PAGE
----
As folx might know, I’m currently undertaking a PhD at ANU’s School of Cybernetics – where I’m researching voice and speech data and datasets that are used to train machine learning models used for things like speech recognition and wake word detection. And if you’ve been following my posts on the State of my Toolchain, and my previous post exploring Taguette, you’ll know that I’ve settled on MaxQDA as my qualitative data analysis software. In general, I’ve found MaxQDA to be great software – the user interface is intuitive and the analytical features it have make qualitative data analysis faster. It’s expensive – and is a yearly subscription – but at the moment, it’s earning its price tag.
One definite bugbear I have though is how MaxQDA interacts with SharePoint. As part of my ethics protocol, I am storing my PhD data on university systems – not to external cloud tools like DropBox or Next Cloud. Instead, I save the MaxQDA files to my local (Windows – MaxQDA doesn’t have a Linux client, unfortunately) machine. This is then synced with OneDrive to the University’s SharePoint server.
This works well. Except when it doesn’t.
A couple of months ago I had an error that seemed like a once-off; an error where MaxQDA apparently couldn’t convert the project file. This error was presented when I opened the MaxQDA file (a
Like so many error messages, it violated design principles for good error messages; it wasn’t a precise description of what had gone wrong, it wasn’t human readable, and it didn’t give me any helpful advice on how to solve the problem. So, I had to figure it out myself.
I tried the obvious things first;
- I closed MaxQDA and re-launched the software; the error persisted.
- I restarted my computer and then re-launched the MaxQDA software; the error persisted.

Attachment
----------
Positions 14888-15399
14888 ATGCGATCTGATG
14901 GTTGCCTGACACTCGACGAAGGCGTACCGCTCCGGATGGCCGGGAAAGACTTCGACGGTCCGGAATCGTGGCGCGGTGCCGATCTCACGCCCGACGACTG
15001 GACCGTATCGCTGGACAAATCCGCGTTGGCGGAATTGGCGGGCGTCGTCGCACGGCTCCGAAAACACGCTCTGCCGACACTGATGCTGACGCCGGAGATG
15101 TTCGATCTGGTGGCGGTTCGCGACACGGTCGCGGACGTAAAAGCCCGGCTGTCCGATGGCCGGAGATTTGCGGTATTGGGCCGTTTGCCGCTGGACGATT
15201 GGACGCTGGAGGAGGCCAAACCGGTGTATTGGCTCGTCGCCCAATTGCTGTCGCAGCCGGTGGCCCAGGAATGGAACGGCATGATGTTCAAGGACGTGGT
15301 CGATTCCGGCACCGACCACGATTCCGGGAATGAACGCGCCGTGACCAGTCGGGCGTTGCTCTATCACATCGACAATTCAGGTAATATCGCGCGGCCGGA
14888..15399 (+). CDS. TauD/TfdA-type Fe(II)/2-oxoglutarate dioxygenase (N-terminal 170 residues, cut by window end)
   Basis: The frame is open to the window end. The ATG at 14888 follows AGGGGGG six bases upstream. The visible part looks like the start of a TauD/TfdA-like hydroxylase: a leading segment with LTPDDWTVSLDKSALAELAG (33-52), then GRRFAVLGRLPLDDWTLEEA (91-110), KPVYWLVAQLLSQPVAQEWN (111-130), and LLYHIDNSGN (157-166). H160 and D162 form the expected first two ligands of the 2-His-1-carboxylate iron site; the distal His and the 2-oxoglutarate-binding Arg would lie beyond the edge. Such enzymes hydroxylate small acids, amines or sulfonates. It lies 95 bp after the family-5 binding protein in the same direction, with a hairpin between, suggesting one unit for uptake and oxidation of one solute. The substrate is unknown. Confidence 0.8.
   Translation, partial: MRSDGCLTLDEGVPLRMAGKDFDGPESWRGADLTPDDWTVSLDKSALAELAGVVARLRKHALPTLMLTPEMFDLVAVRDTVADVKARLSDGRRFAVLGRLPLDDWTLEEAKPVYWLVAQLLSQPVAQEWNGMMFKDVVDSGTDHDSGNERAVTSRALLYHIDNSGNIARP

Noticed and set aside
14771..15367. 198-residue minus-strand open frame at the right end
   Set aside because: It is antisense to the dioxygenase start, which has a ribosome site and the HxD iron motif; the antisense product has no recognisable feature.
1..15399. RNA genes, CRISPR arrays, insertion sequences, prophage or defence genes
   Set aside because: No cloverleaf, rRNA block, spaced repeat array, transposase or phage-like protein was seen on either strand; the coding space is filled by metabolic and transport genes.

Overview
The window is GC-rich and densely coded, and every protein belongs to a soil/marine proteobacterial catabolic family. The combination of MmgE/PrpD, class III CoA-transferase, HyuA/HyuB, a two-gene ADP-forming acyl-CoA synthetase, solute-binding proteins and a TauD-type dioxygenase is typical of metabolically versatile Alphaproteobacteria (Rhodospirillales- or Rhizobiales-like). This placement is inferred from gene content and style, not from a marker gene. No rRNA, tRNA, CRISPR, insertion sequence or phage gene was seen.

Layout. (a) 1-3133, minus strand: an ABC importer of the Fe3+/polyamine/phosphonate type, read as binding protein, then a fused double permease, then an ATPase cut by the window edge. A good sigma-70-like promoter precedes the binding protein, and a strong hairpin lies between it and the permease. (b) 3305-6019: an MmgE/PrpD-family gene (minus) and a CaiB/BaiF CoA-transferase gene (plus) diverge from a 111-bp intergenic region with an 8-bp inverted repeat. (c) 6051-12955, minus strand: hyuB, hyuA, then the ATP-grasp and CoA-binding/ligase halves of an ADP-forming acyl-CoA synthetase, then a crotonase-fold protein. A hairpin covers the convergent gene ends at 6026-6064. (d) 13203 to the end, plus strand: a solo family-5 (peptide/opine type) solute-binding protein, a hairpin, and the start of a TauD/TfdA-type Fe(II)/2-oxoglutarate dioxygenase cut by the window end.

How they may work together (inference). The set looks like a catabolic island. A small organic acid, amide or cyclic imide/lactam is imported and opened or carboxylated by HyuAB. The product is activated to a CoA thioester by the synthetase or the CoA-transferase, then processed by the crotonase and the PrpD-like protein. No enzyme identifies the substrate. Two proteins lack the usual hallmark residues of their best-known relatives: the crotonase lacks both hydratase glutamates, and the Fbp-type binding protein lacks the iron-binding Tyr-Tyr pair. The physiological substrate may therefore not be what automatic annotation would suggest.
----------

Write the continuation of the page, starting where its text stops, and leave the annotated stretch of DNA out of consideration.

- I stopped and started the OneDrive service; the error persisted.
At this point, it was clear I’d have to dig deeper into OneDrive. In File Explorer, I could see that the file was still synchronising with OneDrive:
By rights, stopping and starting OneDrive should have re-synchronised the file; but it hadn’t.
OneDrive was also showing a synchronisation error:
Clearly, OneDrive thought that the MaxQDA file was still open; and was not syncing the file to the cloud for this reason. However, closing MaxQDA, OneDrive and a whole reboot had not fixed this error.
My conclusion from this investigation is that MaxQDA somehow leaves an open file handle; for example if the application closes unexpectedly. The open file handle is not cleared via MaxQDA, via OneDrive, or via the underlying Windows operating system. So how else might you clear an open file handle?
Windows isn’t my preferred operating system; and I don’t know enough about the OS internals to go digging into file handles and how to clear them. So I went
rm -rf; or about as close to it as you can get on Windows …
The only thing that did fix the issue was uninstalling OneDrive, re-installing OneDrive, and then re-authenticating OneDrive and allowing it to sync to the cloud. My working hypothesis is that the uninstallation of OneDrive forces Windows to clear any open OneDrive file handles; then the re-installation returns the MaxQDA file to a known good state.
All in all, this took about an hour of investigation to identify the issue and find a workaround. And to be clear – the solution is just a workaround – it doesn’t address the underlying problem – which is that MaxQDA files that synchronise from a local machine to the cloud via OneDrive or SharePoint are prone to synchronisation failure that manifests in an open file handle; which in turn leads to an obscure error message.
This has now happened to me twice – but at least now I know how to fix it next time …
Update: Resetting the OneDrive cache appears to resolve this issue
So, after encountering this issue with MaxQDA for around the fifth time, and even after uninstalling and reinstalling OneDrive, I did a bit more digging, and found some blog posts that suggested resetting the OneDrive cache.
This is covered in this how-to-guide, but the commands are essentially:
- Open the Windows command tool as Administrator (you need to be an administrator to clear the OneDrive cache)
- Run the command
- Then restart OneDrive by running the application
This worked for me – so it’s another possible workaround for this very frustrating issue!